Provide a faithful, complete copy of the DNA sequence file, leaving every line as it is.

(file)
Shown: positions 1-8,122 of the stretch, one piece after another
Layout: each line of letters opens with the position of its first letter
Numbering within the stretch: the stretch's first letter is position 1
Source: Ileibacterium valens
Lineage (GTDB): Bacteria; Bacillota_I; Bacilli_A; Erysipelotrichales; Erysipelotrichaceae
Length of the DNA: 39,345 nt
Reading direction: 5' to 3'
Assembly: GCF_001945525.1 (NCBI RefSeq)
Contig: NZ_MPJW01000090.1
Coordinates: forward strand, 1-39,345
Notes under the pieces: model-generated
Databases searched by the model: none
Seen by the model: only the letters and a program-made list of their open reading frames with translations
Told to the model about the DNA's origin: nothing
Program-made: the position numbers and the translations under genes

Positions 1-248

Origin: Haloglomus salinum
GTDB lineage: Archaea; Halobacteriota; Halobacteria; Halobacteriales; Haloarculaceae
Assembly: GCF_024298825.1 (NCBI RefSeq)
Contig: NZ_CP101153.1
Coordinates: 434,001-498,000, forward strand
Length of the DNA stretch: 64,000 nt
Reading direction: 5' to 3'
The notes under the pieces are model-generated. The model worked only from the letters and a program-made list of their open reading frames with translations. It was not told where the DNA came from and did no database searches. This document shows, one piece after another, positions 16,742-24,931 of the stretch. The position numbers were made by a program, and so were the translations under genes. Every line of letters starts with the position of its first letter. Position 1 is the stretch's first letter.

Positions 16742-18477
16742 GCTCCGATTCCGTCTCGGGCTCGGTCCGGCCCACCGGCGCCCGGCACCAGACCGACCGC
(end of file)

Shown: positions 1-8,122 of the stretch, one piece after another
Layout: each line of letters opens with the position of its first letter
Numbering within the stretch: the stretch's first letter is position 1
Source: Ileibacterium valens
Lineage (GTDB): Bacteria; Bacillota_I; Bacilli_A; Erysipelotrichales; Erysipelotrichaceae
Length of the DNA: 39,345 nt
Reading direction: 5' to 3'
Assembly: GCF_001945525.1 (NCBI RefSeq)
Contig: NZ_MPJW01000090.1
Coordinates: forward strand, 1-39,345
Notes under the pieces: model-generated
Databases searched by the model: none
Seen by the model: only the letters and a program-made list of their open reading frames with translations
Told to the model about the DNA's origin: nothing
Program-made: the position numbers and the translations under genes

Positions 1-248

Origin: Haloglomus salinum
GTDB lineage: Archaea; Halobacteriota; Halobacteria; Halobacteriales; Haloarculaceae
Assembly: GCF_024298825.1 (NCBI RefSeq)
Contig: NZ_CP101153.1
Coordinates: 434,001-498,000, forward strand
Length of the DNA stretch: 64,000 nt
Reading direction: 5' to 3'
The notes under the pieces are model-generated. The model worked only from the letters and a program-made list of their open reading frames with translations. It was not told where the DNA came from and did no database searches. This document shows, one piece after another, positions 16,742-24,931 of the stretch. The position numbers were made by a program, and so were the translations under genes. Every line of letters starts with the position of its first letter. Position 1 is the stretch's first letter.

Positions 16742-18477
16742 GCTCCGATTCCGTCTCGGGCTCGGTCCGGCCCACCGGCGCCCGGCACCAGACCGACCGC